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Charlie, Linus and Lucy aim for the high C's

There's more than one way to bring a successful stage musical to the screen. But it's not usually as a 48-minute cartoon, it's not usually for the TV screen, and it doesn't usually substitute children's voices for those of adults. On the other hand, the material in You're a Good Man, Charlie Brown , out next Tuesday in a "deluxe" DVD with a short retrospective, did spring from Charles Schulz's Peanuts , a comic strip about kids who talked like adults. So fair's fair.

In 1966, purely on spec, composer Clark Gesner wrote songs that the neurotic Charlie Brown, the blanket-hugging Linus and the bossy Lucy might sing. Schulz heard them, loved them and talked of inserting them immediately into one of his animated specials, such as A Charlie Brown Christmas . According to David Michaelis's 2007 biography Schulz and Peanuts , "an intramural feud among CBC executives grounded negotiations for that plan."

So Gesner issued the songs on vinyl as an original MGM album musical, with himself as Linus; and with Orson Bean, later to play the boss in Being John Malkovich , as Charlie. The songs were, and are, terrific: about suppertime, about flying kites, about Lucy pining for Schroeder to the tune of Beethoven's Moonlight Sonata ("Know something else?/ I think the way you play the piano/ Is nice").

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The next stop was off-Broadway. Working with an 11-page outline and Schulz's collected strips, the director and six actors hired for the show workshopped the material into a book for the musical, and were collectively credited as John Gordon. The role of Charlie went to Gary Burghoff, who later played Radar O'Reilly in M*A*S*H . Linus was played by Bob Balaban, whose many films include A Mighty Wind .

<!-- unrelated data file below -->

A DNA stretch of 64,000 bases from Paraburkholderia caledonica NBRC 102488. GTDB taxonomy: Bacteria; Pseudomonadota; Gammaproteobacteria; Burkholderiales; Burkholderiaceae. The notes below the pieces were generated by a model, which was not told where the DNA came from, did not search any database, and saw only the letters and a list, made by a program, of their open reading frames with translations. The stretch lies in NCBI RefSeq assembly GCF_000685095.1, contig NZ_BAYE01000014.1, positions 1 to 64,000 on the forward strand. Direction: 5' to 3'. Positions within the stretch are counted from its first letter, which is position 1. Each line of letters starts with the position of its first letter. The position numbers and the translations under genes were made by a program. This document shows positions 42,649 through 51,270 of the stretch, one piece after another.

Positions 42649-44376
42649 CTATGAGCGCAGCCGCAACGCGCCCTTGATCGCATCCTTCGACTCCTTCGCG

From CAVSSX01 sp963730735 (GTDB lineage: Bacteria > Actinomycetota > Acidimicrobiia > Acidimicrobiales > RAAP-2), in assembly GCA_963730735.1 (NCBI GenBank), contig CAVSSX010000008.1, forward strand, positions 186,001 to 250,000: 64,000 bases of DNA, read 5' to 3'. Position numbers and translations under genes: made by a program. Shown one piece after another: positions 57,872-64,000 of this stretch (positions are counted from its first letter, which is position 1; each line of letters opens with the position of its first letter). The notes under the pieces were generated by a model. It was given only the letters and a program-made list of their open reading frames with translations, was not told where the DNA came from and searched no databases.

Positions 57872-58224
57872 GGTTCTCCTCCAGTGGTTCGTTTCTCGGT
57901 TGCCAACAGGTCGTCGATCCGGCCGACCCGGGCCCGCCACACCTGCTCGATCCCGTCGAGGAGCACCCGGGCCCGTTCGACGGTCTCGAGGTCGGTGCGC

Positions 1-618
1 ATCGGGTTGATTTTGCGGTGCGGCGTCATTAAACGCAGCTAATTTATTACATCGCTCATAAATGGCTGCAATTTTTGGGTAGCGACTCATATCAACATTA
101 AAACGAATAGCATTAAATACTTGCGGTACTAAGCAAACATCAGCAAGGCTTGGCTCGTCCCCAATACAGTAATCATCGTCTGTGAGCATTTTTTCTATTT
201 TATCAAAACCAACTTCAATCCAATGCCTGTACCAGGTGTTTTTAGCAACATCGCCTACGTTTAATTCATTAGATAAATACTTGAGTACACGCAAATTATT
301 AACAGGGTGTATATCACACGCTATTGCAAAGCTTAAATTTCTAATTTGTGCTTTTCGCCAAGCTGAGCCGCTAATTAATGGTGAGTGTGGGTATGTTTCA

The show opened in 1967 and ran for 1,597 performances. A couple of dozen touring companies carried it further. By the 1980s, Michaelis wrote, it was the most-produced musical in the history of the American theatre. (Cast of six, minimal set - it's a breeze to mount.) It was revived as a 1999 Broadway musical co-starring Kristin Chenoweth, who won a Tony for her role as Charlie's sister Sally. Chenoweth also made news last September when, accepting an Emmy for the TV series Pushing Daisies , she half-jokingly told the audience she was looking for work. Hey, how about a live-action feature of You're a Good Man ?

In 1984, Lee Mendelson produced the Peanuts television special It's Flashbeagle, Charlie Brown , in which the children who voiced the characters also sang songs. (One of them was Stacy Ferguson, better known now as singer-actress Fergie.) Mendelson says he figured he could find eight- and nine-year-olds to handle the songs in an animated version of You're a Good Man, Charlie Brown . And so it came to pass.

The result is not perfect. The children's delivery is often too shrill to do justice to the songs. It's no coincidence that Snoopy, the only character voiced here by an adult, fares best. And it's a shame the show left out Linus's ditty, My Blanket and Me . Still, it's hard to go wrong with Gesner's music. He was a good man.

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